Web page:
Florence Price means the most to me because of how learning about her life opened up new possibilities for me as a classically trained pianist. When I was an undergraduate exchange student studying at McGill in Montreal in 2009, I was a 19-year-old and had been studying piano and classical music my whole life. And while I knew that there was something unusual about me and what I was doing, as a black woman and usually the only black girl in the music classroom, I'd never really stopped to question or think about the fact that surely there must have been other people of African descent in classical music, too. It wasn't until I learned about Florence Price that I became curious to know about this history. I became eager to bring her music into my repertoire and – I'm a musicologist as well – also wanted to develop a scholarship around her. And that's exactly what I've done since.

Performer who means most to you?
I don't think I have any specific performers. I'm definitely inspired by Althea Waites, whose album called Black Diamonds had music by composers of African descent. That was really illuminating, because I'd never heard black composers in that classical context before. And Maria Corley had an album called Soulscapes which focused on African-American women. I've never seen either of them perform live. But those albums were real eye-openers.

Individual work that means most to you?
I'm going to go with Margaret Bonds's Troubled Water. It's been in my repertoire a long time, and every time I hear it I hear something new that I can bring out in it. It's just such a rich piece of music.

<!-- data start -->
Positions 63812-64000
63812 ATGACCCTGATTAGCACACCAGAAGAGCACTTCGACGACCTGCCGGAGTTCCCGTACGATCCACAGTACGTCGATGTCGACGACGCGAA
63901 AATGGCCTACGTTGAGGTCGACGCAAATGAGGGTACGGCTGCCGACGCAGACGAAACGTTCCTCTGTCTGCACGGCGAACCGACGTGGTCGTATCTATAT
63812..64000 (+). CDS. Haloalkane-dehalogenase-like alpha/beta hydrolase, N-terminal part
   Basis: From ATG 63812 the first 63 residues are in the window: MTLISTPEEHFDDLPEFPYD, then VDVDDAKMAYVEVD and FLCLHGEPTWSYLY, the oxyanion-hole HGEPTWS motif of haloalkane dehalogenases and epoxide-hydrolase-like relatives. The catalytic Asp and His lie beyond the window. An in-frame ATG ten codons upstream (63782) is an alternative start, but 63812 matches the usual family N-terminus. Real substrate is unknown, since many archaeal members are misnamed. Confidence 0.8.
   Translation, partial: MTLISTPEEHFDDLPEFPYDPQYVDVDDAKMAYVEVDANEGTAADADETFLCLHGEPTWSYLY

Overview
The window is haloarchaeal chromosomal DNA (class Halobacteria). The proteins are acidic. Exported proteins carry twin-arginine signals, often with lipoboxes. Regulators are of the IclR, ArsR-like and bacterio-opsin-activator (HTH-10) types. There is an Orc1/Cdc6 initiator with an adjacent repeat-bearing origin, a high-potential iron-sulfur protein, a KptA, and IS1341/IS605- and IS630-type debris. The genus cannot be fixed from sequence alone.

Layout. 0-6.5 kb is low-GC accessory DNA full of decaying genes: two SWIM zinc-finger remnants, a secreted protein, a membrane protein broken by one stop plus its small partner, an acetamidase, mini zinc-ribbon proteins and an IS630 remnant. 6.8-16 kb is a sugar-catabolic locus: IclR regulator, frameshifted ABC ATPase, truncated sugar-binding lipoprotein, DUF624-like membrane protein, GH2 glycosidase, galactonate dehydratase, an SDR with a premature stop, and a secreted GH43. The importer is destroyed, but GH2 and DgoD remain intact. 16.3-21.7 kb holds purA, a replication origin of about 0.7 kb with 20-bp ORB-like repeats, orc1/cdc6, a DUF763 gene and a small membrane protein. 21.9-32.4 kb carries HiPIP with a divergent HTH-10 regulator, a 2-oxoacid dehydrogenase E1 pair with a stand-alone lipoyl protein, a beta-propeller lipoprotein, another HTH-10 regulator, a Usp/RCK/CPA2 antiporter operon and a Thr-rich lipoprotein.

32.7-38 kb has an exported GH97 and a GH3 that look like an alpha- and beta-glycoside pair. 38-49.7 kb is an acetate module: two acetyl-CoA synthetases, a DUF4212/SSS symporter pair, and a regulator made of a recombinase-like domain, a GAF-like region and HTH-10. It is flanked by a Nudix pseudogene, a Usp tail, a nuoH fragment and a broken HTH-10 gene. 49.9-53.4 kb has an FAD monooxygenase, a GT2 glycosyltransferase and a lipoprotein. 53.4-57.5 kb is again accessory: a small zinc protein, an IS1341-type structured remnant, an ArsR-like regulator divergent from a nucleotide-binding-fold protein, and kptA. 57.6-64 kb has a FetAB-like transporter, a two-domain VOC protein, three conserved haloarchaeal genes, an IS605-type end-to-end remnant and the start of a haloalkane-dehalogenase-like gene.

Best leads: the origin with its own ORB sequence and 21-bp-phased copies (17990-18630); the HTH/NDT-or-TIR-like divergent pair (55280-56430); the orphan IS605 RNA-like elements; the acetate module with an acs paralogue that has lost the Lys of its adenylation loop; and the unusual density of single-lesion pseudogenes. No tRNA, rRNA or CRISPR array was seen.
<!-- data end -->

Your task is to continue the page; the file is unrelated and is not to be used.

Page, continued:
Biggest issue for composers?
In my research as a historian, the issues I found around women in music is often having to battle conceptions around their abilities and their intellect and their capacity to compose – the limited opportunities that women have because of these ideas that are enshrined historically about women being lesser-than. The challenge for women in music is the lack of institutional support.

Biggest issue for performers?
In my work, sometimes audiences are very, very open to unknown repertoire, and sometimes they aren't. That can be an issue, because it suggests there is something scary in the unknown as opposed to something that could be really illuminating and life-changing.

DEIRDRE McKAY

Composer

Composer who means most to you?
Hildegard of Bingen is an inspirational figure, and there are a number of fearless, very courageous works by Julia Wolfe and the extraordinary Cassandra Miller that I cherish.

Performer who means most to you?
I hate having to choose. So many of the people I've worked with have been brilliant. I have so many amazing memories of special moments in rehearsal as well as in concert. It would pain me to have to choose. It's easier to have some distance and choose somebody I haven't worked with, the soprano and conductor Barbara Hannigan, who knocks me off my feet.

Individual work that means most to you?
Cassandra Miller's extraordinary Duet for Cello and Orchestra. I was deeply affected when I first heard it. A piece that makes you hold your breath.

Biggest issue for composers?
The issue for composers across the board is sustaining support.

Biggest issue for performers?
The world has been changed by the dreaded Covid. What happens moving forward is critical. The issue is exactly how the performance scene will get on its feet again in this changed order of things. How we rehabilitate, post-Covid, when we're still dealing with Covid.

Finding a Voice runs in Clonmel, March 5th-8th. findingavoice.ie